The issue here is figuring out where else UCLA is going to score. Florida doesn't foul at a high rate, is second in national defensive efficiency and plays an unrelenting style designed to grind opposing teams to a halt. The Bruins' biggest advantage is that they don't turn the ball over, but they don't defend consistently enough to give me faith they can hold Florida down long enough to take advantage of the extra possessions.
Either way, the winner of this matchup will walk to the Final Four.
East Region: No. 4 Michigan State
Again, I suspect we'll be seeing the true regional final in the Sweet 16.
Iowa State's chances of being this year's relative surprise Final Four team went down the drain with Georges Niang's season-ending foot fracture. North Carolina was the better team and outplayed the Cyclones in the round of 32 before a late hot streak sent Fred Hoiberg's team through.
Connecticut is mostly an enigma being led by Shabazz Napier's excellence and a relatively lucky draw against a flawed Villanova team.
Michigan State and Virginia, though, are no-questions-asked juggernauts. Any doubts about the Cavaliers' top-seed acumen after their opening scare against Coastal Carolina were assuaged by their utter thrashing of Memphis in the round of 32. Virginia—quiet, unassuming Virginia, the team probably selected least often among top seeds to reach the Final Four—is currently fourth in Ken Pomeroy's Pythagorean ratings.
Injuries play a factor here, and one rankings system does not define a matchup, but the Spartans are only the eighth-best team in Pomeroy's metric. They have a tendency to be uncharacteristically lazy on the defensive end, a trait you'd typically never ascribe to a Tom Izzo team. There is some noise in the numbers—just don't be surprised if Virginia makes this a far closer game than casual observers expect.
Michigan State is favored by two points as of Wednesday morning, per Vegas Insider, which feels about right. Those who questioned the effect a healthy Branden Dawson and Adreian Payne could have in sparking a tournament run quickly changed their minds last weekend. Payne scored a career-high 41 points against Delaware. Dawson followed him up with 26 of his own versus Harvard— also a career best.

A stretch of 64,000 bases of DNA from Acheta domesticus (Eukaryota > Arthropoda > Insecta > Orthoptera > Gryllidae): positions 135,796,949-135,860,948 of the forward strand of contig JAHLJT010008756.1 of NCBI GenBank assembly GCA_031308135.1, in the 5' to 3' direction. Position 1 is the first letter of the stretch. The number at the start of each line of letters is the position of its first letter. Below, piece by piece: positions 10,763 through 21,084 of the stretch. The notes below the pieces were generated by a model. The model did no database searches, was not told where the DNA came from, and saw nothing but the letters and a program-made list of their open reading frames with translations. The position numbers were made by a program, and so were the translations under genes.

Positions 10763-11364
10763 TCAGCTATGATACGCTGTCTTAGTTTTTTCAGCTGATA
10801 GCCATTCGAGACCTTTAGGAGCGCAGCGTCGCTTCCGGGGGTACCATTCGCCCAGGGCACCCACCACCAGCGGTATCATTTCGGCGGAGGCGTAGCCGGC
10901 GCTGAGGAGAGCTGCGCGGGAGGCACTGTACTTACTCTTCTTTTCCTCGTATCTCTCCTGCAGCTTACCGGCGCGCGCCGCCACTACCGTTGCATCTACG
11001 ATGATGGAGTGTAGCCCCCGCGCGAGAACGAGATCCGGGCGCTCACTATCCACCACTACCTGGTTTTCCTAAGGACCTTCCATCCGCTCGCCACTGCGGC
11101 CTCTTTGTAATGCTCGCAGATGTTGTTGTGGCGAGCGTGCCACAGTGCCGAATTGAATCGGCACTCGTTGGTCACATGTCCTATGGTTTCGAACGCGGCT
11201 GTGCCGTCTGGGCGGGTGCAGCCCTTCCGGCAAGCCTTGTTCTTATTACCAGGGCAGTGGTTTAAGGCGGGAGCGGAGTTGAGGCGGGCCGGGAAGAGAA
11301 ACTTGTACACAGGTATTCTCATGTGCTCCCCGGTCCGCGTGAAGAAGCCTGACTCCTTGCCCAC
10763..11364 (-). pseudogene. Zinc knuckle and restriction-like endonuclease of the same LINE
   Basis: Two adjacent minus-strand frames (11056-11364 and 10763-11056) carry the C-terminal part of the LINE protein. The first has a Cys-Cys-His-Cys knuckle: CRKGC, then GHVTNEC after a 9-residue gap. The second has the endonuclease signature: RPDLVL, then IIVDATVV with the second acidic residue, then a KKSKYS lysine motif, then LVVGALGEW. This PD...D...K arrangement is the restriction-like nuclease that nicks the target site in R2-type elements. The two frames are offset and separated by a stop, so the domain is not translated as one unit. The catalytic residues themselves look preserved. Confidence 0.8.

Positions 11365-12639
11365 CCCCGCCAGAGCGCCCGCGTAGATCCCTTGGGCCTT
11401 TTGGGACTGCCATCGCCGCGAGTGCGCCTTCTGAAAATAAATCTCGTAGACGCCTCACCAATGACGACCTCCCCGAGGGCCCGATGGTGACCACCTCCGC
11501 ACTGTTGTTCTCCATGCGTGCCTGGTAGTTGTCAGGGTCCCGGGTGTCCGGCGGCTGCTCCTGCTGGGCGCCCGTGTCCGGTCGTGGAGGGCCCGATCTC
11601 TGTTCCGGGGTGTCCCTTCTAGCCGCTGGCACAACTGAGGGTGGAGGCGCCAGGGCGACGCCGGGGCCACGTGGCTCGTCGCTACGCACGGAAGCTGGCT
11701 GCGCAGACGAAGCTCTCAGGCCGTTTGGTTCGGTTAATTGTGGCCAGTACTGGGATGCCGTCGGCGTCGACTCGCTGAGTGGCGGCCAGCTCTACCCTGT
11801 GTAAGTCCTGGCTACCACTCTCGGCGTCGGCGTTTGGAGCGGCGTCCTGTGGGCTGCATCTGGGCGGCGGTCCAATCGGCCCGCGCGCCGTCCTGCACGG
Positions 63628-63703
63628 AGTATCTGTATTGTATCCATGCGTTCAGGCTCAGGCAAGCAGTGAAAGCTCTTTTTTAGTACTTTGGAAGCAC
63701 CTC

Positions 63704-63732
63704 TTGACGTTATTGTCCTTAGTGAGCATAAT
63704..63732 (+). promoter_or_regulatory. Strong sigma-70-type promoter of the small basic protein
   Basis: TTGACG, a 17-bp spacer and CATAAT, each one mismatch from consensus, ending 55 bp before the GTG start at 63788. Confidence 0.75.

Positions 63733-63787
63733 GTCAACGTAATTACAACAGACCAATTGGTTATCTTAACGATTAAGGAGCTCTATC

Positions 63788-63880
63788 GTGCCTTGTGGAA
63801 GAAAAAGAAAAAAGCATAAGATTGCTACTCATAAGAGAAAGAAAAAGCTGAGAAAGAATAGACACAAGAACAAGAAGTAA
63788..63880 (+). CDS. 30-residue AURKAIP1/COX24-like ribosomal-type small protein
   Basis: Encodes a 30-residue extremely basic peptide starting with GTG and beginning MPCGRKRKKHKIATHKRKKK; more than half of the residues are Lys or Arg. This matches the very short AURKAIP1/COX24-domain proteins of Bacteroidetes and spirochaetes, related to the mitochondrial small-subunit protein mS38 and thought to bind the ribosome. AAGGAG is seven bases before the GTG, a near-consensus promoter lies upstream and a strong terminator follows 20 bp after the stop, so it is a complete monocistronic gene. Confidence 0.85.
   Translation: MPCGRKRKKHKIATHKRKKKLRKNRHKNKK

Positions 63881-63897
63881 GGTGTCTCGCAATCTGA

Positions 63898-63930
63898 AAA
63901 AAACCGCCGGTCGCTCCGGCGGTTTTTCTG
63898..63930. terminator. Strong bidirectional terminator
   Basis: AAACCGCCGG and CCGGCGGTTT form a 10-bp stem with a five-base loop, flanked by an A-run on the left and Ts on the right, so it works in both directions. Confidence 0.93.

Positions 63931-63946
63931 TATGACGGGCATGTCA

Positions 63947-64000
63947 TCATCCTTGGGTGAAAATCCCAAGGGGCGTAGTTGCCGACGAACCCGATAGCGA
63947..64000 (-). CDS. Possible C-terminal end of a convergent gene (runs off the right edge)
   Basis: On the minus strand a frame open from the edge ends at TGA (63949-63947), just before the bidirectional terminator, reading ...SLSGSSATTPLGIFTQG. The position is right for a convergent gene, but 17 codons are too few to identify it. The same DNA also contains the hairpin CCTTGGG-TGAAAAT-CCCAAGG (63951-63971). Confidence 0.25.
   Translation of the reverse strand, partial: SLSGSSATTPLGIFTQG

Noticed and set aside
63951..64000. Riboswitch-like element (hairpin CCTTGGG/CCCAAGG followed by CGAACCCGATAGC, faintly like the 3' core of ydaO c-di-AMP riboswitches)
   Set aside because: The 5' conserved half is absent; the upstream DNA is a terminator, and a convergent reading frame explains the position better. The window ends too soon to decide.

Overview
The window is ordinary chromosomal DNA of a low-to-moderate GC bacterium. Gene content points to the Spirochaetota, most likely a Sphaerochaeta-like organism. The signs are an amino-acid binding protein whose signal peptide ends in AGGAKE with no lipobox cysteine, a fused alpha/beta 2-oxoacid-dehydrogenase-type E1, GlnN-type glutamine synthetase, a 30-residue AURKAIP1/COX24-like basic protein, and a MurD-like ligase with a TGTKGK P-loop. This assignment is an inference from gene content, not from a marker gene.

Their re-entry back into the starting lineup has also given Izzo more of a comfortable rotation, featuring mostly six guys playing all the minutes. The five starters and Travis Trice were the only players to get more than 10 minutes against Harvard, as Matt Costello and Kenny Kaminski have been given less responsibility with Payne back.
Izzo's track record and the experience pervading through this roster makes Michigan State a slight favorite over Virginia—and therefore the top pick to come out of the East.
West Region: No. 1 Arizona
Of the Final Four picks we've discussed thus far, Arizona has the easiest road to the Elite Eight. San Diego State is a fine team, but its defense-oriented and undersized nature seems destined to be swallowed up by the lengthy and even more defensively minded Wildcats. Steve Fisher's squad has a chance if Xavier Thames goes off and Nick Johnson no-shows, but it's a natural end-of-the-road game.
When (OK, fine, if) Arizona reaches Saturday afternoon, the difficulty should ratchet up. Neither Wisconsin nor Baylor will be overwhelmed by the Wildcats' length, and they both have enough offensive firepower to be a real threat.
Baylor has been quite possibly the most impressive lowish-seeded team remaining. The Bears throttled two major-conference opponents in Nebraska and Creighton, the latter of which was a real surprise with Doug McDermott playing a prominent role. Mr. McBuckets was held to just 15 points, only three of which came in the first quarter, as Baylor keyed its entire zone around stopping the likely Naismith Trophy winner.